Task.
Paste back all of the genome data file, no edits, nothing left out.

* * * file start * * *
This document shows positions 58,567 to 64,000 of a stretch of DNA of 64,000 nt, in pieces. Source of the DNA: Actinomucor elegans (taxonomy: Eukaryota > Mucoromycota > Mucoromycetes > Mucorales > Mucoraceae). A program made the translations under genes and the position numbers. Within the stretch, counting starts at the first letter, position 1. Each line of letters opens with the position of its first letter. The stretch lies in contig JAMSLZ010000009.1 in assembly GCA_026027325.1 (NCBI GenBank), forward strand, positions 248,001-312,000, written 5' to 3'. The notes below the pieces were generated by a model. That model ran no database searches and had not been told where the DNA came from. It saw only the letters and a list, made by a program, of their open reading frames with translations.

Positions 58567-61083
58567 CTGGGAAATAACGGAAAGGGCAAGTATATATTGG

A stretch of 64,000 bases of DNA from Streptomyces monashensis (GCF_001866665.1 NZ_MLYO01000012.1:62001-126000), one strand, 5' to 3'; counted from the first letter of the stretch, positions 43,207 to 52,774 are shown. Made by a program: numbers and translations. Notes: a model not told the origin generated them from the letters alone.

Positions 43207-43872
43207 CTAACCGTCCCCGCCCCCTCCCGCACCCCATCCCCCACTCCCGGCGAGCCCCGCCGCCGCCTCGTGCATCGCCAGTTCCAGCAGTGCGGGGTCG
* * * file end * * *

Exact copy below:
This document shows positions 58,567 to 64,000 of a stretch of DNA of 64,000 nt, in pieces. Source of the DNA: Actinomucor elegans (taxonomy: Eukaryota > Mucoromycota > Mucoromycetes > Mucorales > Mucoraceae). A program made the translations under genes and the position numbers. Within the stretch, counting starts at the first letter, position 1. Each line of letters opens with the position of its first letter. The stretch lies in contig JAMSLZ010000009.1 in assembly GCA_026027325.1 (NCBI GenBank), forward strand, positions 248,001-312,000, written 5' to 3'. The notes below the pieces were generated by a model. That model ran no database searches and had not been told where the DNA came from. It saw only the letters and a list, made by a program, of their open reading frames with translations.

Positions 58567-61083
58567 CTGGGAAATAACGGAAAGGGCAAGTATATATTGG

A stretch of 64,000 bases of DNA from Streptomyces monashensis (GCF_001866665.1 NZ_MLYO01000012.1:62001-126000), one strand, 5' to 3'; counted from the first letter of the stretch, positions 43,207 to 52,774 are shown. Made by a program: numbers and translations. Notes: a model not told the origin generated them from the letters alone.

Positions 43207-43872
43207 CTAACCGTCCCCGCCCCCTCCCGCACCCCATCCCCCACTCCCGGCGAGCCCCGCCGCCGCCTCGTGCATCGCCAGTTCCAGCAGTGCGGGGTCG